Actually, much of it is public money that comes from other taxpayers. Many low-income working families receive a variety of tax credits.

The federal earned income tax credit (EITC) is one such refund. Last year, New Mexico’s working families received more than $370 million from the EITC. New Mexico’s working families tax credit (WFTC) refunds another 10 percent of the EITC amount. Both credits were designed to help lift working families out of poverty, and provide financial assistance to families and children in need.

But this money can end up going to an unintended source — the tax preparer.

In 2005, almost 200,000 New Mexico tax filers received an EITC, and one-quarter of these filers got a RAL. According to H&R Block’s Web site, a RAL for about $1,000 refund costs $140 — or, more than 10 percent; more than what is refunded by the WFTC.

Tax filers may be so enticed by the instant gratification of a quick refund that they may not carefully consider the financial consequences. Some don’t realize that they can get their full refund if they are willing to wait a few days.

Many also do not realize that free tax preparation is available to low-income families, and, when returns are filed electronically, they can get their refund in as little as a week. Direct deposit can make the wait even shorter.

Simply put, the practice of RALs damaging the abilities to work families to improve their economic status.

The legislation was introduced in the recently concluded legislative session that would have required that tax preparers disclose that what they are offering is a loan, and what the interest rates will be. Unfortunately, that bill went nowhere.

Predatory lending practices are nothing new, but in economic times such as this, we need to keep as many families afloat and out of poverty as we can.

Regulation of RALs through the full disclosure of fees, disclosure of how long the refund normally takes, and a limit on the amount a tax preparer or lender can charge, will help solve this problem.

But the problem can only really be solved if state lawmakers show more concern for the welfare of New Mexico’s low-income working families than the welfare of unscrupulous businesses.

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Filed under economy, Politics

Attracting fewer international students, New Mexico loses out on big money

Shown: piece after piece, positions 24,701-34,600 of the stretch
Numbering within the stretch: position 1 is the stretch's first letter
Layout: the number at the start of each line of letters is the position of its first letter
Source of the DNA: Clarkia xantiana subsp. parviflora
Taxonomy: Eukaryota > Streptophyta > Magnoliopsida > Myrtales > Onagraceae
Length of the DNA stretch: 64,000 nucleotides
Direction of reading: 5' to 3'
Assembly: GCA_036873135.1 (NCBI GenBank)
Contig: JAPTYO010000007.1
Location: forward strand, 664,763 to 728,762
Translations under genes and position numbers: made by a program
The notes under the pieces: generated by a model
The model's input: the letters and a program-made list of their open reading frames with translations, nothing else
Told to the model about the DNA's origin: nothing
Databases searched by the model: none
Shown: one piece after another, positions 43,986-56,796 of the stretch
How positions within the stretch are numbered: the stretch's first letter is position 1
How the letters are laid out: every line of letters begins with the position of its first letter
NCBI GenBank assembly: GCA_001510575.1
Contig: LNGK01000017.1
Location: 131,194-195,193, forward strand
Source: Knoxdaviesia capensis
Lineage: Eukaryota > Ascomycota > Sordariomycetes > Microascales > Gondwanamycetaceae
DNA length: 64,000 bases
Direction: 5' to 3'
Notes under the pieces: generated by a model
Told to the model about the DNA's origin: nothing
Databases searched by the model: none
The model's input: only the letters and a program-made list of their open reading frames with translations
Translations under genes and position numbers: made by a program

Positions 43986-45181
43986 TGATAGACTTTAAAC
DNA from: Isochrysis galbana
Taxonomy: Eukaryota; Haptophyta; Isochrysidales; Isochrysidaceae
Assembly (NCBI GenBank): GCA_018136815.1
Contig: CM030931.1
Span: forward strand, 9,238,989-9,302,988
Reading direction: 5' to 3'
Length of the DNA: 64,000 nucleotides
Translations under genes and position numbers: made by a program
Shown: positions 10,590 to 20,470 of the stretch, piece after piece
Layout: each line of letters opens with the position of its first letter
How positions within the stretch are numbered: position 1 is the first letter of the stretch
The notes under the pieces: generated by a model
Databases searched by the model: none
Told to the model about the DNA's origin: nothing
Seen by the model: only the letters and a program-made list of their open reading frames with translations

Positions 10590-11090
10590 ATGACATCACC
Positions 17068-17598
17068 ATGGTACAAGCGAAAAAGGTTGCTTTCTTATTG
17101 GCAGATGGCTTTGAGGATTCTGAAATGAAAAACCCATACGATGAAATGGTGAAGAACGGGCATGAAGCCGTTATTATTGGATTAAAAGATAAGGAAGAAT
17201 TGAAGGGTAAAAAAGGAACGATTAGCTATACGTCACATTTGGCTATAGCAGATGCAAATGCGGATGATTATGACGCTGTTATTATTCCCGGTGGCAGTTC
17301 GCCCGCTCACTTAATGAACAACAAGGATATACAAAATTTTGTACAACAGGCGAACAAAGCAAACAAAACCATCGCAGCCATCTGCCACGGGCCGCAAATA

Attracting fewer international students, New Mexico loses out on big money

“The Open Doors 2011″ report released by the Institute of International Education (IIE) notes New Mexico colleges and universities have enrolled fewer international students this year than last, amounting to a 6 percent drop off.

The findings of the report determined New Mexico State University led all state higher education institutions in lower enrollment among international students, driving the overall state countdown.

According to The Association of International Educators, International students are a boon to the U.S. economy — a self-described “conservative” estimate points to $20 billion in additional economic activity as a result of foreign students studying in the U.S.

New Mexico’s intake of that spending pie is roughly $55 million from a mix of tuition, fees, and living expenses for 2010-2011.

While targeting international students expands the diversity of a campus, it also brings in more money for the colleges. Unlike in-state residents, international students pay full tuition. At NMSU the two categories pay $2,913.60 and $9,134.40, respectively.

International students are so lucrative that many universities pay international student recruiters a commission-based salary to attract more full-paying pupils. That practice is not permitted for U.S.-based students.

Nationally, enrollment among international students was up by 5 percent to 723,277. New Mexico was the destination for 2,724 of those pupils.

“It is positive news that our higher education institutions continue to excel in attracting students from all over the world, and in preparing American students to succeed in an increasingly global environment,” said Allan Goodman, President, and CEO of the Institute of International Education, in a statement.  “Educational exchange in both directions furthers business and cultural ties between the United States and other countries.”

The IIE report also notes China was the leading sending country of U.S. bound foreign students, totaling 158,000. Another Asian country, India, came in second with 104,000.

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Filed under economy